Jump to Content



The pilot reported that, very shortly after liftoff from Runway 15, he heard a loud bang. He was advised by one of the passengers that the baggage door, situated on the upper right side of the fuselage above the wing trailing edge, had opened. Apart from a high noise level, aircraft behaviour seemed unchanged. The pilot said that he recalled a section in the Pilot's Operating Handbook which stated that the flight characteristics of the aircraft would not be affected by an unlatched door in flight. He reassured the passengers to this effect. As the aircraft climbed through about 150 feet, with landing gear still extended and flap still at 15 degrees, the pilot reduced engine power to what he thought was about 1800 RPM and turned left to land on the eastern section of Runway 06. He had assessed there was insufficient length of Runway 15 remaining to land straight ahead. As the aircraft turned with 15-20 degrees angle of bank, it was seen to adopt a nose-low/left-wing-low attitude and impact the runway. The pilot reported that the aircraft was in a nose low attitude and close to the ground when it rolled left. He applied right aileron and full power but was unable to prevent the left wing striking the runway surface. The initial impact was 83 metres left of the Runway 15 centreline on a heading of approximately 090 degrees magnetic. The left wing tip contacted the ground first followed by the nose. The aircraft skidded 51 metres before coming to rest. The landing gear collapsed during the impact sequence. Neither the pilot nor any of the passengers reported hearing the stall warning operate prior to impact. The surface wind at the time of the accident was estimated to have been from the south-east at 10-15 knots. There was no significant turbulence.

On inspecting the aircraft, the baggage door was still attached to the airframe via its two hinges. The hold-open stay was broken. No fault was found with the door locking mechanism, either through the external locking handle, or the internal lever. The royalite plastic lining, including the protective cover for the internal lever, and insulation material had been torn from the inner face of the door and were found adjacent to the runway. The internal locking knob was securely stowed in the locked position. The pilot reported that it was his habit to check the door as he stepped on to the wing to enter the cockpit. As far as he could recall, the door was locked prior to the flight. Photographs taken of the aircraft shortly after the accident appear to show the external locking handle in the stowed position. However, it is possible for the handle to be stowed and the locking pins to be located outside the fuselage skin, thus leaving the door unlocked. Because of accident damage, the operation of the stall warning system could not be tested. The pilot could not recall the speed of the aircraft during the turn. It seems probable, in view of the aircraft configuration and the engine power setting, that the airspeed was closer to, rather than substantially higher than, the basic stalling speed of the aircraft. The luggage door is positioned on the upper right side of the fuselage above the wing trailing edge. It is hinged on the top of the fuselage with the hinge line parallel to the aircraft centreline. With the door open, the airflow pattern over the rudder/tailplane could be altered.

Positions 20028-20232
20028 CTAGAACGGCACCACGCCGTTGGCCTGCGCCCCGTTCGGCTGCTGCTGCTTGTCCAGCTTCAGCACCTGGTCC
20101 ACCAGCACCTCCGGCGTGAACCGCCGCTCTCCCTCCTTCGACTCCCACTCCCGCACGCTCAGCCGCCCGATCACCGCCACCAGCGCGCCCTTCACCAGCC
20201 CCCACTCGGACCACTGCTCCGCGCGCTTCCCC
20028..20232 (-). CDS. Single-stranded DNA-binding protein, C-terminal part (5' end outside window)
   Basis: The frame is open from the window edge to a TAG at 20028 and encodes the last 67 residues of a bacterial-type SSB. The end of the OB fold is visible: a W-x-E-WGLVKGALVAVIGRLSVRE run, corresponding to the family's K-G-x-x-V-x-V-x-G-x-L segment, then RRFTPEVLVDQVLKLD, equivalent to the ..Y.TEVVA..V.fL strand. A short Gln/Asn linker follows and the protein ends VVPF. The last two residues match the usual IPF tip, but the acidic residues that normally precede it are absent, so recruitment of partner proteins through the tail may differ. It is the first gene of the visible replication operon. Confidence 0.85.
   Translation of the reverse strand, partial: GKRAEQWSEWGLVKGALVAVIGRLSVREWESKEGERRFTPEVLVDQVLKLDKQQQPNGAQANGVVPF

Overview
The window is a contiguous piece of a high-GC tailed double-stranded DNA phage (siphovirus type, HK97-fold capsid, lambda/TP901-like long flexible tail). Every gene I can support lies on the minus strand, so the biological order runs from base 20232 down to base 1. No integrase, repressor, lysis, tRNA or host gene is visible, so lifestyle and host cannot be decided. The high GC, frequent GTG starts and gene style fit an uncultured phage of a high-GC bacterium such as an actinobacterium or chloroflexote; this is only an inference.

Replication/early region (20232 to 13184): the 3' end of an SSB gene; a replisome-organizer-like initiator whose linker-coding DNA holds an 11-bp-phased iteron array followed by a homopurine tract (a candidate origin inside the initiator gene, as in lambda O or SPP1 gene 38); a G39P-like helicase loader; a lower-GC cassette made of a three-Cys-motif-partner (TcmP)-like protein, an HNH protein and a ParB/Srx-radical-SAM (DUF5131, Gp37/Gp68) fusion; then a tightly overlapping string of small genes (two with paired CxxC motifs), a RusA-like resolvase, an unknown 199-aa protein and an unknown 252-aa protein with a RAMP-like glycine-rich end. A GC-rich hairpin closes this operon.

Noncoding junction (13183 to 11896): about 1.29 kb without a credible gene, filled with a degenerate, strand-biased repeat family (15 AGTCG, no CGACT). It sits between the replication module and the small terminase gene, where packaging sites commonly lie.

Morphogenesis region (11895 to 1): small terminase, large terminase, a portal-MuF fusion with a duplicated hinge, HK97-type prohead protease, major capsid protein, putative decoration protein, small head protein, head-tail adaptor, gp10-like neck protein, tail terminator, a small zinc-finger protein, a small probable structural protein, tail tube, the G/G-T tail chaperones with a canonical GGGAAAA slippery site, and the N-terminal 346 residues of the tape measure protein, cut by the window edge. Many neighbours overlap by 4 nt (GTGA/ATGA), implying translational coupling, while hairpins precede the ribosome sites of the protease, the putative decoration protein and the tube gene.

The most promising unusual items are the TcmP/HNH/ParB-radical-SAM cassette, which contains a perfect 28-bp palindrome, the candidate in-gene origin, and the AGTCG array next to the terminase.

There is no reference in the Aircraft Flight Manual or the Pilot's Operating Handbook to operations with the baggage door open. However, there is reference in the Operating Handbook to the actions to be taken in the event of the cabin door becoming unlatched in flight (flight characteristics unaffected). It was this that the pilot recalled at the time of the occurrence and which led him to reassure his passengers that there was no cause for concern. This knowledge could also have influenced his decision to turn left and land on the remaining section of the other runway.

Share this page Comment